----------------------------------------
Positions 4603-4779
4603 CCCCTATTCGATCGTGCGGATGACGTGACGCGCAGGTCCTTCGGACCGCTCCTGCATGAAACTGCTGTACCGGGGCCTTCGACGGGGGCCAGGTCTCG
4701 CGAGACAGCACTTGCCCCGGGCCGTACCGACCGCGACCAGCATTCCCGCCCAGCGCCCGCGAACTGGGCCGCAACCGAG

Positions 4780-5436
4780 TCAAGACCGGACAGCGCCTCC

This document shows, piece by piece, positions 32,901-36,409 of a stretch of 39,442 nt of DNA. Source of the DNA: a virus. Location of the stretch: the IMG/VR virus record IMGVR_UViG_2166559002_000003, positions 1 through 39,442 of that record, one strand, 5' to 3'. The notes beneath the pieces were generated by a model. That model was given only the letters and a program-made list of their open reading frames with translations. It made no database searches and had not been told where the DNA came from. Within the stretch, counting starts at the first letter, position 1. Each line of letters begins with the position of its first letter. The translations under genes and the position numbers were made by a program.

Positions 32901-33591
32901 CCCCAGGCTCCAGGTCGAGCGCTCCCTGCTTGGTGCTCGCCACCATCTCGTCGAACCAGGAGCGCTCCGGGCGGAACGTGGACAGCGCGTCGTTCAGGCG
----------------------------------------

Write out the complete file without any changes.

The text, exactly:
Positions 4603-4779
4603 CCCCTATTCGATCGTGCGGATGACGTGACGCGCAGGTCCTTCGGACCGCTCCTGCATGAAACTGCTGTACCGGGGCCTTCGACGGGGGCCAGGTCTCG
4701 CGAGACAGCACTTGCCCCGGGCCGTACCGACCGCGACCAGCATTCCCGCCCAGCGCCCGCGAACTGGGCCGCAACCGAG

Positions 4780-5436
4780 TCAAGACCGGACAGCGCCTCC

This document shows, piece by piece, positions 32,901-36,409 of a stretch of 39,442 nt of DNA. Source of the DNA: a virus. Location of the stretch: the IMG/VR virus record IMGVR_UViG_2166559002_000003, positions 1 through 39,442 of that record, one strand, 5' to 3'. The notes beneath the pieces were generated by a model. That model was given only the letters and a program-made list of their open reading frames with translations. It made no database searches and had not been told where the DNA came from. Within the stretch, counting starts at the first letter, position 1. Each line of letters begins with the position of its first letter. The translations under genes and the position numbers were made by a program.

Positions 32901-33591
32901 CCCCAGGCTCCAGGTCGAGCGCTCCCTGCTTGGTGCTCGCCACCATCTCGTCGAACCAGGAGCGCTCCGGGCGGAACGTGGACAGCGCGTCGTTCAGGCG